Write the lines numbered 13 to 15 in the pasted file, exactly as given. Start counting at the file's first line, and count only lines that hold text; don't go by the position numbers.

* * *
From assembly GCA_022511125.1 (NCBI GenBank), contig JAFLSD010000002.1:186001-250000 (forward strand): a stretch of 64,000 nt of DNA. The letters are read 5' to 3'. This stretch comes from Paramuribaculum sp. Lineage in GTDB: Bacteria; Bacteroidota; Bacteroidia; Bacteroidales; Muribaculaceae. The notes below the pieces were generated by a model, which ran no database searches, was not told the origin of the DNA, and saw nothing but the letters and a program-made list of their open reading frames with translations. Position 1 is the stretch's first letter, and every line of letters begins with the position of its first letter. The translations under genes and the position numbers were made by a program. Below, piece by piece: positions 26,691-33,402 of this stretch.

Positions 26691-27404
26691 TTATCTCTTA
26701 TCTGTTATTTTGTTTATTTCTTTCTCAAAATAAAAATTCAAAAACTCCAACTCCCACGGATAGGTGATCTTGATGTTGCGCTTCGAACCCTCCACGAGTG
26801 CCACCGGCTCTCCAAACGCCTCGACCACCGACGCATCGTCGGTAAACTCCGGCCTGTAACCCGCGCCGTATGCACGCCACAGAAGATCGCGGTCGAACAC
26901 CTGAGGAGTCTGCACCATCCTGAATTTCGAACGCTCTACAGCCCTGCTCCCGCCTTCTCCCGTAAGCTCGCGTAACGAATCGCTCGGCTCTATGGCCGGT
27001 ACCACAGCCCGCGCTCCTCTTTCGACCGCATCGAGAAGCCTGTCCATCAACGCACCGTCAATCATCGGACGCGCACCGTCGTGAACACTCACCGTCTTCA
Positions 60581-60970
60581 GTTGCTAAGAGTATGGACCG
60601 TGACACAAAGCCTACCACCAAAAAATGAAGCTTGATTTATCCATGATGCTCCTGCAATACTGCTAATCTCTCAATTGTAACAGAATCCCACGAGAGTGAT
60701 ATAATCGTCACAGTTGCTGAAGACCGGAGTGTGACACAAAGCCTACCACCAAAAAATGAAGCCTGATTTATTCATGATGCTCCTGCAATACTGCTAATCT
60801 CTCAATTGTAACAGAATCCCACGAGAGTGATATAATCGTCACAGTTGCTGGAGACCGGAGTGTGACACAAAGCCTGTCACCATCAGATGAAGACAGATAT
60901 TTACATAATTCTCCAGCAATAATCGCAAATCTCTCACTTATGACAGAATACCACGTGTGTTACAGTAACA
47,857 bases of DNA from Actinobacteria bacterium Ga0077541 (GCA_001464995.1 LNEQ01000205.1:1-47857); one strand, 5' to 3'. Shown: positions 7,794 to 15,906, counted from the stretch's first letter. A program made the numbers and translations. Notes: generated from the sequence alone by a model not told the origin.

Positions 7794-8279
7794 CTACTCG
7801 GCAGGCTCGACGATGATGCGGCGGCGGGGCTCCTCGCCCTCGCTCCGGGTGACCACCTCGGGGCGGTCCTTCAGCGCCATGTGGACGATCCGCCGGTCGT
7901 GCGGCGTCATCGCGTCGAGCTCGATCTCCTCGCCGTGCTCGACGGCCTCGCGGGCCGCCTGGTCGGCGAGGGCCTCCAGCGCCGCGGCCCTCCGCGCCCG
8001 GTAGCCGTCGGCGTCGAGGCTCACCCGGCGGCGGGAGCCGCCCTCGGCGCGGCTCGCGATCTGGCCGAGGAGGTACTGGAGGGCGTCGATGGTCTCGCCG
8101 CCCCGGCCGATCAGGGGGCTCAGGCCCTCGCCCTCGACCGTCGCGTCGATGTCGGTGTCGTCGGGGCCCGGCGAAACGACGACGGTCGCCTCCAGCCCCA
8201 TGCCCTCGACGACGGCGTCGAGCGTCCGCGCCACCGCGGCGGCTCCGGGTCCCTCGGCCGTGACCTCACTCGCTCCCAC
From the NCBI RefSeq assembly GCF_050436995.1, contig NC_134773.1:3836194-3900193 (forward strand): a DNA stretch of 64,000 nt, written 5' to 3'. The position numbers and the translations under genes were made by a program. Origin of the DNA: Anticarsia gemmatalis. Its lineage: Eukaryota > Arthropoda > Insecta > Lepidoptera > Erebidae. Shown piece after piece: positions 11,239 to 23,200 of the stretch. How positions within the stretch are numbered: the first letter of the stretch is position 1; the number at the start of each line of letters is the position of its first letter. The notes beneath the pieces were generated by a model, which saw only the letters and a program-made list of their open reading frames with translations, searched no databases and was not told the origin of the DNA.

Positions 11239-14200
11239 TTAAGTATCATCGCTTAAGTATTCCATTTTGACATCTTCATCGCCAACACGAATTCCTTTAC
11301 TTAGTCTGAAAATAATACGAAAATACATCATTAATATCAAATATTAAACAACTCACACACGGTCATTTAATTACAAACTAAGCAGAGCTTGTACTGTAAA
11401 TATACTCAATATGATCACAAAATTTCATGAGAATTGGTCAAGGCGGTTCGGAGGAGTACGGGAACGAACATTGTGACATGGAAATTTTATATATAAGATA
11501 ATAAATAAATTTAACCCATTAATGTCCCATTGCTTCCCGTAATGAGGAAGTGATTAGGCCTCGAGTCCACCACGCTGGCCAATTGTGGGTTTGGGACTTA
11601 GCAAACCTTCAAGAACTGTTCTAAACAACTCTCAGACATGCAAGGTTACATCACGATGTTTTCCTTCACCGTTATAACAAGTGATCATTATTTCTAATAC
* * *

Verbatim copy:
60901 TTACATAATTCTCCAGCAATAATCGCAAATCTCTCACTTATGACAGAATACCACGTGTGTTACAGTAACA
47,857 bases of DNA from Actinobacteria bacterium Ga0077541 (GCA_001464995.1 LNEQ01000205.1:1-47857); one strand, 5' to 3'. Shown: positions 7,794 to 15,906, counted from the stretch's first letter. A program made the numbers and translations. Notes: generated from the sequence alone by a model not told the origin.

Positions 7794-8279